Digging the City: An Urban Agriculture Manifesto
Rhona McAdam has eaten her way through Europe and has worked as a cook and a food writer. She keeps her own garden and is an active member of the food-security community. In Digging the City, she takes her readers on a food-production journey through time and space and lands us here in Canada, where she says we are at risk because “it’s not only possible but acceptable for families to buy 100 per cent of their food from supermarkets for their entire lives.” Without access to local and/or sustainable agriculture, we are losing our connection to flavourful and nutritious food, putting our health in peril.
Geared toward readers who already have some notion of food production, security, and trade, but may not yet be devoted locavores, Digging the City offers motivation to consider exactly what is in all those packages lining your refrigerator shelves and question why you made the food choices that you did.
Building on a local food ethic recently popularized by Alisa Smith and J.B. McKinnon’s 100-Mile Diet, McAdams suggests that the future of food-secure cities – and of food production in general – lies in diversification and localization. She considers both flora and fauna, and how we have come to be so far removed from the processes of the large-scale systems that provide our food. She explores how little awareness we have of the treatment endured by the animals we consume.
In addition to the treatment of our food, we are largely unaware of how we take our food systems for granted, demanding diverse and exotic foods throughout the year. On the other hand, we require food to be processed and simplified for our consumption – “convenience foods” and nothing more. Many of us may be content with these food choices, but our true well-being depends upon alternatives and increased awareness of our food choices and vulnerabilities. Through urban initiatives, McAdams asserts, “we can take charge of our own food supply and choose to understand how our food is produced, where it comes from, and how to make the best use of it.”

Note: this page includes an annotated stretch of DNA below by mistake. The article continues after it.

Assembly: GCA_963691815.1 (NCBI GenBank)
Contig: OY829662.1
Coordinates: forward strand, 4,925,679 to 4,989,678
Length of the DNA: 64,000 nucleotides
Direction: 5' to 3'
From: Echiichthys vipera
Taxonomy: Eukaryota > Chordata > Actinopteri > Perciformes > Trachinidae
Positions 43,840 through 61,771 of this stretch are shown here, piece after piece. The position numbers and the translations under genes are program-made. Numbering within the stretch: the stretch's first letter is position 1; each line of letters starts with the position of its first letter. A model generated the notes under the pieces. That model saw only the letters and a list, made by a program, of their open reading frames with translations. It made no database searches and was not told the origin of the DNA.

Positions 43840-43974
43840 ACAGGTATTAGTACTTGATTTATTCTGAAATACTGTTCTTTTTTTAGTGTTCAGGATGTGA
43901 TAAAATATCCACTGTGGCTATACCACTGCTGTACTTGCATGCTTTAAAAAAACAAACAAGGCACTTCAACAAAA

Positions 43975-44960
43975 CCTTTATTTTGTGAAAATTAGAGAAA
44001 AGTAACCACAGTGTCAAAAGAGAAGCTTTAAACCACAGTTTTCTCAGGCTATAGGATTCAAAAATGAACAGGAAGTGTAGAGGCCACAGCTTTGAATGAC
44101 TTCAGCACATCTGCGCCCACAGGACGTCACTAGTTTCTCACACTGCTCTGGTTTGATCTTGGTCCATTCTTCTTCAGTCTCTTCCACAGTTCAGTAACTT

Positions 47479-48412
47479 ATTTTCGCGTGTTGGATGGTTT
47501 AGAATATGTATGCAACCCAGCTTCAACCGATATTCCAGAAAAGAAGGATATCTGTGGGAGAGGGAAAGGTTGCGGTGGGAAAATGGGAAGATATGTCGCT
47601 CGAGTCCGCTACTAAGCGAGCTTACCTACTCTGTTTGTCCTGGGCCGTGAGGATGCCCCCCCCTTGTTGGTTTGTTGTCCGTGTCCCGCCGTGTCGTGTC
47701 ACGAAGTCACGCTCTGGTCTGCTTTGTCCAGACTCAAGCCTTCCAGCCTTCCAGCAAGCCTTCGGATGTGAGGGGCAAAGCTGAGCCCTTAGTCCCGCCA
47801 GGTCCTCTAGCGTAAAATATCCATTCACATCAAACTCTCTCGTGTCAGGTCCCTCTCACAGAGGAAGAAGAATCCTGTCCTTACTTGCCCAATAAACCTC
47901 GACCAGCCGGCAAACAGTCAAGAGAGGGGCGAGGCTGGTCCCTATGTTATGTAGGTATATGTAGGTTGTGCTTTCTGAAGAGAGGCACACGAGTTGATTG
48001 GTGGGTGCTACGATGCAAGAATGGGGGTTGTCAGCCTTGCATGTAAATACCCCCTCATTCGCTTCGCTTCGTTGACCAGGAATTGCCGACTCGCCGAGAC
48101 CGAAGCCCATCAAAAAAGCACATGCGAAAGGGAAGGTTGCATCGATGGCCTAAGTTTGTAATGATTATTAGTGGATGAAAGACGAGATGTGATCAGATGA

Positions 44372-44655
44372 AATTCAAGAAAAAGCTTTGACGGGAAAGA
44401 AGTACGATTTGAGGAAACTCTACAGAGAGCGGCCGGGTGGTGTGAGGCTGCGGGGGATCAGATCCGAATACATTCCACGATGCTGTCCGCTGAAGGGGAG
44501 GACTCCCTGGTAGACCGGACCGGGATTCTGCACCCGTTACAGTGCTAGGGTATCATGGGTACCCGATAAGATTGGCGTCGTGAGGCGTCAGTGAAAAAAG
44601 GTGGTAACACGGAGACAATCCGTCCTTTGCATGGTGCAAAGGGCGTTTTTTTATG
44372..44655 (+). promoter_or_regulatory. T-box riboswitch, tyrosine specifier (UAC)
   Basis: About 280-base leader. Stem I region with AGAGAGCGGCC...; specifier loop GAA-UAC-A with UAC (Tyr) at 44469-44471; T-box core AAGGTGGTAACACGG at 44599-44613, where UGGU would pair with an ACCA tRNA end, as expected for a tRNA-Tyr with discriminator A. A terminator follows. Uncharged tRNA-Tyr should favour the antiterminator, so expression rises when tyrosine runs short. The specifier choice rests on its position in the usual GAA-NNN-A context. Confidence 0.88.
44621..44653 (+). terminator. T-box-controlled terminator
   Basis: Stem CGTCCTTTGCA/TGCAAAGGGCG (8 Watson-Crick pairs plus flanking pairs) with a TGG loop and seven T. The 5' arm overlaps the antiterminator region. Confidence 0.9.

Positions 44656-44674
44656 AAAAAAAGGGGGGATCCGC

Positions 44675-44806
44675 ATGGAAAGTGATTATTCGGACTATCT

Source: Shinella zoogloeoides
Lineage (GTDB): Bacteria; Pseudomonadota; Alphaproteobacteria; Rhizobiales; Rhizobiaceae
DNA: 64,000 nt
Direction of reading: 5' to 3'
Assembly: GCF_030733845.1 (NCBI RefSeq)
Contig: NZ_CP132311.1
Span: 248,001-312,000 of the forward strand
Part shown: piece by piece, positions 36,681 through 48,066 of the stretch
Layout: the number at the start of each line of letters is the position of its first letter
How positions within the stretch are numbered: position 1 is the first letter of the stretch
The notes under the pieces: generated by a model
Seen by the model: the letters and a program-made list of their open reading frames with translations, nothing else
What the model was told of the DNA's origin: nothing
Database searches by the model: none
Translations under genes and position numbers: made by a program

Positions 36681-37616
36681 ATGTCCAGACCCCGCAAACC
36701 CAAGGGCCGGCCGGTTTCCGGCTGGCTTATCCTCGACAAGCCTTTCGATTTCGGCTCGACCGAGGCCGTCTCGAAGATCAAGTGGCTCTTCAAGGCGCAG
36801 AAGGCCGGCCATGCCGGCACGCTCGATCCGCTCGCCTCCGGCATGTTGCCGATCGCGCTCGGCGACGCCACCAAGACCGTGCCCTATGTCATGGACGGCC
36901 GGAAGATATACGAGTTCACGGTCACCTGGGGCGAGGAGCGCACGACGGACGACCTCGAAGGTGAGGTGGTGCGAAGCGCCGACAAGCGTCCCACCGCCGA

McAdams makes it clear there is no panacea for the transition to local and diverse food. She puts the onus on individuals living in urban settings to change the food culture of the urban landscape. Bringing food production home – on whatever scale possible – is an important aspect of our collective well-being and sustainability. From the smallest container garden on a condo balcony, to the largest urban community gardens, this move toward a new culture of food is essential to ensure that our food remains healthy, safe, and readily available. Such a move takes more than action, it requires a shift of consciousness. Local food might be less exciting than the mango from Mexico, the garlic from China, or the factory-farmed beef available at an affordable price, but it is necessary.
We may not all become beekeepers or chicken farmers, and most of us won’t set up farm stands in our front yards. But we can all choose to acknowledge the decisions we make when supporting big box stores and agricultural conglomerates in our quest for the cheapest food. We can reverse these choices by participating in local food systems. There are already changes happening: farmers’ markets are busy, community garden plots often have waiting lists, and seed-starting kits encourage us to engage with our food directly. The situation is not hopeless and the move away from local food is not inevitable – far from it. Making conscious and informed decisions about our agricultural decisions will require rooting in the earth and considering alternative ways of being with our food. It may be a struggle, but as McAdams writes, “If food isn’t worth making noise about, what is?”
Digging the City: An Urban Agriculture Manifesto, Rhona McAdam, Vancouver, BC: Rocky Mountain Books, 2012, 168 pages
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